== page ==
Gestalt Pastoral Care, a transformative form of ministry created by the Rev. Tilda Norberg, has been awarded a coveted research grant focused on “Grace Examined: Evaluating Gestalt Pastoral Care Spiritually Integrated Strategies for Clinical Effectiveness.” The grant, administered by Brigham Young University, is funded through the Templeton Foundation.
Dr. Scott Richards, BYU Professor of Counseling Psychology, in congratulating the 22 international recipients of this highly competitive award, stated that the study “has the potential impact of laying the empirical groundwork for the era of spiritually integrated psychotherapies.” He compared the potential import to the impact of the groundbreaking work of the eminent Carl Rogers, an American psychologist who founded client-centered therapy.
Combining spiritual companioning, healing prayer and gestalt experiments, Gestalt Pastoral Care (GPC) employs the following strategies which are the core of the research: foundational belief that God is always urging clients towards greater wholeness; discernment; faith imagination; gathered church; prayer, laying on of hands, & anointing; and personal faith rituals. Clients engage with these strategies in both individual and retreat settings.
Participation in the Study
When research is launched in August 2018, among those practitioners who will be taking part include Gestalt Pastoral Care practitioner Wanda Craner (610-220-1297). Individuals from the general public who are interested in participating in the study through individual sessions or retreats are invited to contact Rev. Craner. The study will continue through 2018-2019.
History of Gestalt Pastoral Care
Following her seminary education, Rev. Norberg engaged with a Gestalt therapist and subsequently trained in the modality. As a practicing Gestalt therapist, she also remained active in church ministries yet intentionally kept both parts of her vocation separate. At the time, psychotherapeutic and theological worlds held a wary opinion of each other. Nonetheless, dreams and other experiences nudged her towards bringing the two together and in her words, “I knew I was being called to get involved in healing ministry, despite the fact that it was the last thing I wanted to do.”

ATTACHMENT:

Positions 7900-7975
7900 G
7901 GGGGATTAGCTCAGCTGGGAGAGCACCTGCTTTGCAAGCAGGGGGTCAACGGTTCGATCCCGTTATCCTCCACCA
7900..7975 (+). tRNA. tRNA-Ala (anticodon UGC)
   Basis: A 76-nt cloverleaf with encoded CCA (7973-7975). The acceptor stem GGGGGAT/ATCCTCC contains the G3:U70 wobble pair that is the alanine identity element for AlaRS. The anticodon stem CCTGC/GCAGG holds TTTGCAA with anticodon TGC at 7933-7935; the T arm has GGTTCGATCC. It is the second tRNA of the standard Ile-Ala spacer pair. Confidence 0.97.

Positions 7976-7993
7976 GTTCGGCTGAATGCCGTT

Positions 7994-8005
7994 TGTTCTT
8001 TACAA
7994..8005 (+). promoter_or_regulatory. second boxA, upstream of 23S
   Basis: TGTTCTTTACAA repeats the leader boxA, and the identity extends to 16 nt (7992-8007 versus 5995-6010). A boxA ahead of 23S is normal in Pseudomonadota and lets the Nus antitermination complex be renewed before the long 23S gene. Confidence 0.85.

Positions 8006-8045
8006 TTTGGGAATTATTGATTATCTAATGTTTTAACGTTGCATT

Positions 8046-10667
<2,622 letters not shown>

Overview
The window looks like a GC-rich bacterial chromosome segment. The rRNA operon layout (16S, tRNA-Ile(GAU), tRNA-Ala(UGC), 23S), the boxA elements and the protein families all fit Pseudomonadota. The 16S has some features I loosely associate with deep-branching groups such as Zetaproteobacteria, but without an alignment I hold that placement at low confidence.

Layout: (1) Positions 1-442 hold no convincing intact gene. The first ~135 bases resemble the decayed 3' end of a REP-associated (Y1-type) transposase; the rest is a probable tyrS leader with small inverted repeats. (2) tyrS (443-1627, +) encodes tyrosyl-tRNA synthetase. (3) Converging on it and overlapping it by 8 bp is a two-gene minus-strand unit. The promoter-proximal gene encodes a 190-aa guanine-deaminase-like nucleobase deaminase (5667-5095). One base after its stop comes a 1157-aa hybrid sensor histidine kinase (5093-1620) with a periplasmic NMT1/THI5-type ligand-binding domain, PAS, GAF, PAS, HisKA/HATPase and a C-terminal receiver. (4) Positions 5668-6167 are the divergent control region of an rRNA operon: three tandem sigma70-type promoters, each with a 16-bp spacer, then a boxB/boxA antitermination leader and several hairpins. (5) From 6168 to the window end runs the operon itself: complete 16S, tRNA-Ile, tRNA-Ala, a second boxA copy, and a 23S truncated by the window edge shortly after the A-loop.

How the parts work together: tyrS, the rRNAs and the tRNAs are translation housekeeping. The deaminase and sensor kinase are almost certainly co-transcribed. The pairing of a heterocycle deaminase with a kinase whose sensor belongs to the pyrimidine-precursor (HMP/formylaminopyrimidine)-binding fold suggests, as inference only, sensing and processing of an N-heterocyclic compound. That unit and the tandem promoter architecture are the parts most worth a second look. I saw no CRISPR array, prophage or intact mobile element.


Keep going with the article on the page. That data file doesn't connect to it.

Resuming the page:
As the new integration became more clear and finely-tuned, Rev. Norberg noticed that people were growing more quickly and holistically than before. She also saw that many persons were hungry to integrate their emotional and spiritual growth. Soon she began offering weekend retreats in a format called “Opening to Grace.” These retreats continue with various leaders in various locations.
In 1984, a small group of clergy and therapists who had experience the healing benefits of the new synthesis (which did not yet have a name) asked Rev. Norberg to teach them this approach. From this initial class evolved the Gestalt Pastoral Care Foundational Training Course, which has been offered every year since. Along the way, other courses were added, included an internship program that leads to certification in Gestalt Pastoral Care ministry.
By 1990, a group of women who were using GPC as the focus of their work with clients began to work together to expand the training program and to plan for the future of GPC. They called themselves Gestalt Pastoral Care Associates.
The growth of the training program revealed a need for printed material about Gestalt Pastoral Care. Among other books, Rev. Norberg wrote the basic text called Consenting to Grace: An Introduction to Gestalt Pastoral Care, published in 2006.
Over 300 people have completed the GPC Foundational Training, and many draw on it in their various ministries.
Research Team & Practitioners
In fulfillment of the grant, the research team will be led by Michael Crabtree, Ph.D. and Professor in the Department of Psychology at Washington and Jefferson College in Washington, PA. Other multidisciplinary team members include: Benjamin Seltzer, Ph.D, Assistant Professor, Washington and Jefferson College; Michelle Zechner, Ph.D., L.S.W., C.P.R.P., Assistant Professor at Rutgers, the State University of New Jersey; Wanda D. Craner, M.Div., President of Board, Gestalt Pastoral Care Associates, Inc., Gestalt Pastoral Care Minister and Trainer; Sylvia Crocker, Ph.D., Gestalt Psychotherapist and Author; Mary T. O’Neill, BCC-S, D. Min., President of National Association of Catholic Chaplains; and David Janvier, M.A., L.P.C.,C.S.T., Gestalt Pastoral Care Minister (Site Manager).
The practitioners for the study include pastors, coaches and licensed therapists, trained in Gestalt Pastoral Care, practicing in numerous locations in the United States: Rev. Tilda Norberg, M.Div. GPCM; Rev. Sara Goold, M.Div., GPCM; Rev.Wanda Craner, M.Div., GPCM; Rev. Betty Voigt, M.Div., GPCM; Rev. Linda Thomas, M.A.; Rev. Clarejean Haury, M.Div., GPCM; Alexandra MacCracken, ICF-ACC, GPCM; David Janvier, MA, LPC, CST, GPCM; and Tom Nowak, LPC, NCC, CAADC.
Gestalt Pastoral Care Associates, Inc.
President of the Board
Gestalt Pastoral Care Associates, Inc.